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The selfless and the selfish

For any human change, evolution or transformation to take place, elements of awareness and purity are required. They act as springboards for transcending our innate tendencies. In their absence, the good in us is overpowered by evil, leading to self-destruction.

A story by Manoj Das talks about what happens when a village community becomes greedy. Even greed, it seems, is sustainable so long as purity co-exists, but once it exits, there is no hope.

In the courtyard of each household kin a village is the sacred yajnakund where the ancient fire rite is earnestly performed. One day a Brahmin discovers a piece of gold in his kund. His wife informs him that a bull had entered their courtyard while she was sweeping it. Since she was chewing a betel-leaf and it became imperative to shout off the bull, she spat into the kund so she could frighten away the intruder. The Brahmin is outraged at the pollution of a sacred site but his hands are already rubbing the piece of gold which shines brighter with the rub! He protests but his wife snatches the gold from him with a laugh, spitting another mouthful into the kund! The next day she appears before him in a silk sari and the promise of a pair of silk dhotis for him. Soon their humble hut gives way to a fine building, a large number of cows and servants.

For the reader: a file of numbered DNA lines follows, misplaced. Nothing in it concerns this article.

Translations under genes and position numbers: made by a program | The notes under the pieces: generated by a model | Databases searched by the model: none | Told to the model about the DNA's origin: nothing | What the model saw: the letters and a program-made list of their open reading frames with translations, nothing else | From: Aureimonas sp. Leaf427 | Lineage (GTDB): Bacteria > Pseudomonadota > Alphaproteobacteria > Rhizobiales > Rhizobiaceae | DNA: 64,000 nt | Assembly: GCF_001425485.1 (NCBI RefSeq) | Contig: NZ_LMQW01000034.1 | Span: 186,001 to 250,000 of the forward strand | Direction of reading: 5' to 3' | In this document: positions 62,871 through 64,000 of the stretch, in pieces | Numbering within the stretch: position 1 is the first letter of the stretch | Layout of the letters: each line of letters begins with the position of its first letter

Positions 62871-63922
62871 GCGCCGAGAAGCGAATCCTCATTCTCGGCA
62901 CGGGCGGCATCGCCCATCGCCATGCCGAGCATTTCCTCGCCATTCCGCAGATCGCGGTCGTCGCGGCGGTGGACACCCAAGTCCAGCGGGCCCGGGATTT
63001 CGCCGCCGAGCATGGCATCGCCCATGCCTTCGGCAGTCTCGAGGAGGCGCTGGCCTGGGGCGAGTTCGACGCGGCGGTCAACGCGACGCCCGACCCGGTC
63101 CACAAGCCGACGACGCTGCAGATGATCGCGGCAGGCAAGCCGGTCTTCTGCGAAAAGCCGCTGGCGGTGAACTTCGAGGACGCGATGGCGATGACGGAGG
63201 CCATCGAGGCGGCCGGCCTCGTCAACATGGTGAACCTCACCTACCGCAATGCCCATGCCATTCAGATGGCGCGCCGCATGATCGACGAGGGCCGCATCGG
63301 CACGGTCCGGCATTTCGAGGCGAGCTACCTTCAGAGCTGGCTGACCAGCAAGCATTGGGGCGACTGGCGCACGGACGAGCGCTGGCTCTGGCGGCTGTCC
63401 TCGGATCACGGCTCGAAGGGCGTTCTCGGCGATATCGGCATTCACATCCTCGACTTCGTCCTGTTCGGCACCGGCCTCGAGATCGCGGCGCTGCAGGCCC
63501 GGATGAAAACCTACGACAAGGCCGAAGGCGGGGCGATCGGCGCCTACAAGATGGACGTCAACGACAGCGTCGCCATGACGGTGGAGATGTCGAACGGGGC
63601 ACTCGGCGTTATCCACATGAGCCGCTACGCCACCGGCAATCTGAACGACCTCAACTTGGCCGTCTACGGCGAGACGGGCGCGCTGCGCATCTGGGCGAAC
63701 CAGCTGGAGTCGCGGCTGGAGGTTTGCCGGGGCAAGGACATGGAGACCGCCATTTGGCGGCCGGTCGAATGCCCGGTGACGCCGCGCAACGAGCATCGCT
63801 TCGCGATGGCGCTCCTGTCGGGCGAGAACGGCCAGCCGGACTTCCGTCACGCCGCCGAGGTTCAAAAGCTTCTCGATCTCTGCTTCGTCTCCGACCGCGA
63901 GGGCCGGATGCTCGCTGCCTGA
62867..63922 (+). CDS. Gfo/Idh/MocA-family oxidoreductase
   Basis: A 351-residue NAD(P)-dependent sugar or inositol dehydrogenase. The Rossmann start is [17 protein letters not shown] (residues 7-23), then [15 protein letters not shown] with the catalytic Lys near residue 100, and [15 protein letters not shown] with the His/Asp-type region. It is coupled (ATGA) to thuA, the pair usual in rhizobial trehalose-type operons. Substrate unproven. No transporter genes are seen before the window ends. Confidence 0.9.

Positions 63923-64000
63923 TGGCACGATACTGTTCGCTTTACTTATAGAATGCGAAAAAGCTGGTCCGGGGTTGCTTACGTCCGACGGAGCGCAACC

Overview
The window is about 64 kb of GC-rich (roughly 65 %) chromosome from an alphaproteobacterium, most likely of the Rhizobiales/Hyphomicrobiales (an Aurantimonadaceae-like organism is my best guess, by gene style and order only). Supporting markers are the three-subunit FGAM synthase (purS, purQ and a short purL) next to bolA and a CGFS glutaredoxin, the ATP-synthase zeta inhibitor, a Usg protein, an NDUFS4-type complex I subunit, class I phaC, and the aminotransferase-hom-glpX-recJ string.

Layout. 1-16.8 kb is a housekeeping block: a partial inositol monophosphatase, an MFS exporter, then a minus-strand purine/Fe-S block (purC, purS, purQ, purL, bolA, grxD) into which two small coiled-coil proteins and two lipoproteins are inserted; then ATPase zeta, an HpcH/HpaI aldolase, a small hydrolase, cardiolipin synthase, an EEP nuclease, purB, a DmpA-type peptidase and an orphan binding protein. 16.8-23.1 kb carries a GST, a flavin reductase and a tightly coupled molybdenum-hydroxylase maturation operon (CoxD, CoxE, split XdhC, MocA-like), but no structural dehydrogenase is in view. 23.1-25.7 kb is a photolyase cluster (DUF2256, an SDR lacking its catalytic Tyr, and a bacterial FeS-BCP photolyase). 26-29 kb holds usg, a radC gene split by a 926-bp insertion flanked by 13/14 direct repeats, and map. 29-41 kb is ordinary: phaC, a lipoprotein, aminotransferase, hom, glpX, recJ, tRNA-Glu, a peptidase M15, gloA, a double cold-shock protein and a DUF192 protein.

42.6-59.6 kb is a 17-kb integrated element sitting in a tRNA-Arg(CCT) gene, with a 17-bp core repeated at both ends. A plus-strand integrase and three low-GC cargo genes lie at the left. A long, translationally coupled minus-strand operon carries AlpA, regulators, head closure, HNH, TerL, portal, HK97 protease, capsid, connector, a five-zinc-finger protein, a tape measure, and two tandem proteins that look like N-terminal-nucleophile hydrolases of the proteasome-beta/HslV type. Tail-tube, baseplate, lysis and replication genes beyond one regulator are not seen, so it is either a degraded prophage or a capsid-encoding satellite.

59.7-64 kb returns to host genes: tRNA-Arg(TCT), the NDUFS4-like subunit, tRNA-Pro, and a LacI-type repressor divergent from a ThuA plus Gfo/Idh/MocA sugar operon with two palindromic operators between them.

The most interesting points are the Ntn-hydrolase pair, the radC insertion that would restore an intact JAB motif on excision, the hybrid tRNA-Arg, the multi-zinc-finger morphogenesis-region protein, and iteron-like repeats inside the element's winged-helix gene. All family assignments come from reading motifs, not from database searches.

The neighbours are envious. The wife who spat into the kund shares her secret with a young woman: “Who is endowed with my merit? I spit and there grows gold!” Soon the young woman too is bedecked in a silk sari and jewellery. The secret spreads and soon, gold emerges in every yajnakund - in all except one.

A village teacher remains true to his swadharma of using the yajnakund only for worship. His wife implores him to allow her to spit betel-leaf into the kund but he resists. Unable to live in poverty in the midst of such opulence, she suggests they move to their daughter’s serene hamlet at the edge of a forest. He reluctantly agrees despite knowing it would prove disastrous. As they walk away they hear a commotion behind them. The village goes up in flames, each house torched by the fire of quarrel and division. Says the teacher tearfully: “This is the catastrophe I foresaw. Wealth earned without toil bred hatred. So long as even one yajnakund remained pure, order prevailed. But with our departure, the village lost all right to peace.”

The yajnakund symbolises divine presence and selfless service. By polluting it we give in to greed, compromise morals and adulate material prosperity. The original strength of simplicity and piety inspired by service to the divine is eroded so insidiously by materialism that a single spark is enough to destroy this weak superstructure. If purity and awareness are undermined or neglected, not only is the macrocosm of community destroyed but the microcosm of the individual psyche is destroyed as well.

Says Kabir in the Guru Granth Sahib: Kabir, pleasant is the saint’s humble hut, but the village of the wicked is a burning oven – May that palace be set on fire where Hari’s Name is not invoked!

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